Pakistan PM and patron-in-chief of the country's cricket board, Imran Khan, has given his support to the PCB's plan to revisit the existential anti-corruption code and make match-fixing a criminal offence.
A source close to the development within the board told PTI that the go-ahead signal was received from Imran earlier this week during a meeting with PCB chairman Ehsan Mani. In that meeting, as was reported, Imran also showed thumbs up to the tour of England amid the COVID-19 pandemic.
"Imran supported the draft copy of the new laws and advised Mani to get it cleared by the Law and other relevant ministries so that it can be tabled in the parliament and become a written law," the source said.
The new code will establish match or spot-fixing as criminal offences, further specifying punishments for offenders, including jail time.
“The new laws would give the PCB’s Anti-Corruption and security unit the power to not only probe money trails and assets off players/officials/persons but also carry out raids where required and file criminal cases,” the source said.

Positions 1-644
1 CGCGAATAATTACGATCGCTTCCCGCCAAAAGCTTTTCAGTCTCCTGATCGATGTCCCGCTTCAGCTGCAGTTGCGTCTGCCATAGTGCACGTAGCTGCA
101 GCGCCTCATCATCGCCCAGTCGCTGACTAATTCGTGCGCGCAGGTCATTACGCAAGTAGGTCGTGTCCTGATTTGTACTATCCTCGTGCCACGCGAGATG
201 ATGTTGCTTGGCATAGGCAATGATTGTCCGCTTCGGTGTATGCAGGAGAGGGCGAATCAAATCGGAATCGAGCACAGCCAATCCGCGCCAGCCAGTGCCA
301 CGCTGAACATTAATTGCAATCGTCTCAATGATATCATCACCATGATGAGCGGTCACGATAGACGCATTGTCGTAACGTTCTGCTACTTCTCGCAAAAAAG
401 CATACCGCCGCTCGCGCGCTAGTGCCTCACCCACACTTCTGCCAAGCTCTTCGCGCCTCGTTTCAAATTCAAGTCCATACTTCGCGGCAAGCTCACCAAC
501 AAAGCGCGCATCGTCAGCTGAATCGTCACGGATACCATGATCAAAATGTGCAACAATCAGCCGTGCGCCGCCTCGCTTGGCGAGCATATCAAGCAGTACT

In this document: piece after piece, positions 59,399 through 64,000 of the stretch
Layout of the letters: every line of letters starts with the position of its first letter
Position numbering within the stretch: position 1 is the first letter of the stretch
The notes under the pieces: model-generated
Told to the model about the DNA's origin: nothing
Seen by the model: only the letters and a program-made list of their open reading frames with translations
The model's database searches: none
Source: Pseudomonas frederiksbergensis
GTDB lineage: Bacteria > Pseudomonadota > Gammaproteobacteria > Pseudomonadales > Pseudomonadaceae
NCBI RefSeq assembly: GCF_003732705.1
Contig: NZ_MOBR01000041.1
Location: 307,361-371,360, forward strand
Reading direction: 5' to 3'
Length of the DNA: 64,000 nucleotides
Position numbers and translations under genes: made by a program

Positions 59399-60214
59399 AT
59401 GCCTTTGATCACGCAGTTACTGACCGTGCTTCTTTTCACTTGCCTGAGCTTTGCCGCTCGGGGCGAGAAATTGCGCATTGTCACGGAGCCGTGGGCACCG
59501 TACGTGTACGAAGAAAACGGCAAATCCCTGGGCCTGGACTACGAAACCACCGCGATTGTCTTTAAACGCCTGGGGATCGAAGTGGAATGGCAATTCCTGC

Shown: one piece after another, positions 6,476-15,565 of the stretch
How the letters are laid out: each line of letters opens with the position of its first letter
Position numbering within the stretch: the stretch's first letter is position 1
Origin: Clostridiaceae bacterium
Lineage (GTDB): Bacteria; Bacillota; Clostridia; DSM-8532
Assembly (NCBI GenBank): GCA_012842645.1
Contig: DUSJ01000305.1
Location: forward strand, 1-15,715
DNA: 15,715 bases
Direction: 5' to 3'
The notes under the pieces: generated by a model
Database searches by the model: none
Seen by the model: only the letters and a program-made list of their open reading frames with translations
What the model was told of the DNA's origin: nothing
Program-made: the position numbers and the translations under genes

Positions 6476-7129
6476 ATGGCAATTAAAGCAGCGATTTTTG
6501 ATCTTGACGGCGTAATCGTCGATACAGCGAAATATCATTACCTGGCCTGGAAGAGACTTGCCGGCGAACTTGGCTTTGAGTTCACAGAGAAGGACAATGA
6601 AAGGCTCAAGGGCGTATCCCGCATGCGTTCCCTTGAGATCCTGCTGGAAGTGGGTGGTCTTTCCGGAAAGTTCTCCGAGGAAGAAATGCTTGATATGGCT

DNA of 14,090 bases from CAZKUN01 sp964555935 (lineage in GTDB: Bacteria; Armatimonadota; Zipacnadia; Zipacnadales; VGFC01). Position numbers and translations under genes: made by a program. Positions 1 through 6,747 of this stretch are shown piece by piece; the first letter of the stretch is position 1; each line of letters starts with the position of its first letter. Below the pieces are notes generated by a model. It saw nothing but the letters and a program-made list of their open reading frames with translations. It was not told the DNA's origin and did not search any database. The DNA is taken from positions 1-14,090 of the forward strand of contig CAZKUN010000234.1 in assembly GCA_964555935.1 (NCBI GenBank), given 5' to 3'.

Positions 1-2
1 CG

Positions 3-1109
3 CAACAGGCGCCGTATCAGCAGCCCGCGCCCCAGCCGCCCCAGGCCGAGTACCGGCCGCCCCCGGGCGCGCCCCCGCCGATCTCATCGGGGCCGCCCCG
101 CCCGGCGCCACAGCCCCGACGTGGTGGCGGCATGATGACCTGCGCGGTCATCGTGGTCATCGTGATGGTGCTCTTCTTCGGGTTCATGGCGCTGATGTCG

"Under the new laws, proven offenders will serve jail time plus the board will get powers to probe all assets and money trails of any player it suspects of being involved in corruption."
The PCB has until now followed and implemented the anti-corruption code of the ICC. The code doesn't criminalise corruption in cricket and is limited in its punishments for offenders.
Time and again the board has faced severe criticism regarding its attitude in the matter of fixing, with many players allowed to resume with their careers despite indulging in illegal activities, also including accepting approaches from bookmakers or not reporting such approaches.
The most recent example being Umar Akmal, who was banned by the PCB for allegedly not clearing the details of approaches made to him. Umar, however, has appealed against the three-year ban. The matter will now be overseen by an independent adjudicator.
(Inputs from PTI)